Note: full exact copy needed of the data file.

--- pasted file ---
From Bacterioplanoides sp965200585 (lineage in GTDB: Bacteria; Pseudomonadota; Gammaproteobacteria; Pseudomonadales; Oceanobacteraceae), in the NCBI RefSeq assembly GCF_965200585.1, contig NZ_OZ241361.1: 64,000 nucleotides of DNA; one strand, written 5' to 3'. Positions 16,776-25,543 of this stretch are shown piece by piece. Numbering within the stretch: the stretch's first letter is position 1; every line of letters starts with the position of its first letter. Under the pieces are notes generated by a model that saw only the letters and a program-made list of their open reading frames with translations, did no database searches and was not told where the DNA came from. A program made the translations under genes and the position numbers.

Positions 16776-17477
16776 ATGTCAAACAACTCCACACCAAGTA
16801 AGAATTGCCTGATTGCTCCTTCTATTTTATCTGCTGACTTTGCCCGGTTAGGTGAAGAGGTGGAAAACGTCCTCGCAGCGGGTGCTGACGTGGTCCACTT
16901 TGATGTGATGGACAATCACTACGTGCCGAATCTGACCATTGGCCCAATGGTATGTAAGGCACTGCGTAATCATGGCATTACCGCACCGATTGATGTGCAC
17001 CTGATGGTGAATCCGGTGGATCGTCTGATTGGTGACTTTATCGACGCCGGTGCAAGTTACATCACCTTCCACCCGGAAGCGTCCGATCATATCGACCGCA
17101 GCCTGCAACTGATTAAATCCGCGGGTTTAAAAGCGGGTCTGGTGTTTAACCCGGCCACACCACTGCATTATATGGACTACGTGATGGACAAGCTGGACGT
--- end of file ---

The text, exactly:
From Bacterioplanoides sp965200585 (lineage in GTDB: Bacteria; Pseudomonadota; Gammaproteobacteria; Pseudomonadales; Oceanobacteraceae), in the NCBI RefSeq assembly GCF_965200585.1, contig NZ_OZ241361.1: 64,000 nucleotides of DNA; one strand, written 5' to 3'. Positions 16,776-25,543 of this stretch are shown piece by piece. Numbering within the stretch: the stretch's first letter is position 1; every line of letters starts with the position of its first letter. Under the pieces are notes generated by a model that saw only the letters and a program-made list of their open reading frames with translations, did no database searches and was not told where the DNA came from. A program made the translations under genes and the position numbers.

Positions 16776-17477
16776 ATGTCAAACAACTCCACACCAAGTA
16801 AGAATTGCCTGATTGCTCCTTCTATTTTATCTGCTGACTTTGCCCGGTTAGGTGAAGAGGTGGAAAACGTCCTCGCAGCGGGTGCTGACGTGGTCCACTT
16901 TGATGTGATGGACAATCACTACGTGCCGAATCTGACCATTGGCCCAATGGTATGTAAGGCACTGCGTAATCATGGCATTACCGCACCGATTGATGTGCAC
17001 CTGATGGTGAATCCGGTGGATCGTCTGATTGGTGACTTTATCGACGCCGGTGCAAGTTACATCACCTTCCACCCGGAAGCGTCCGATCATATCGACCGCA
17101 GCCTGCAACTGATTAAATCCGCGGGTTTAAAAGCGGGTCTGGTGTTTAACCCGGCCACACCACTGCATTATATGGACTACGTGATGGACAAGCTGGACGT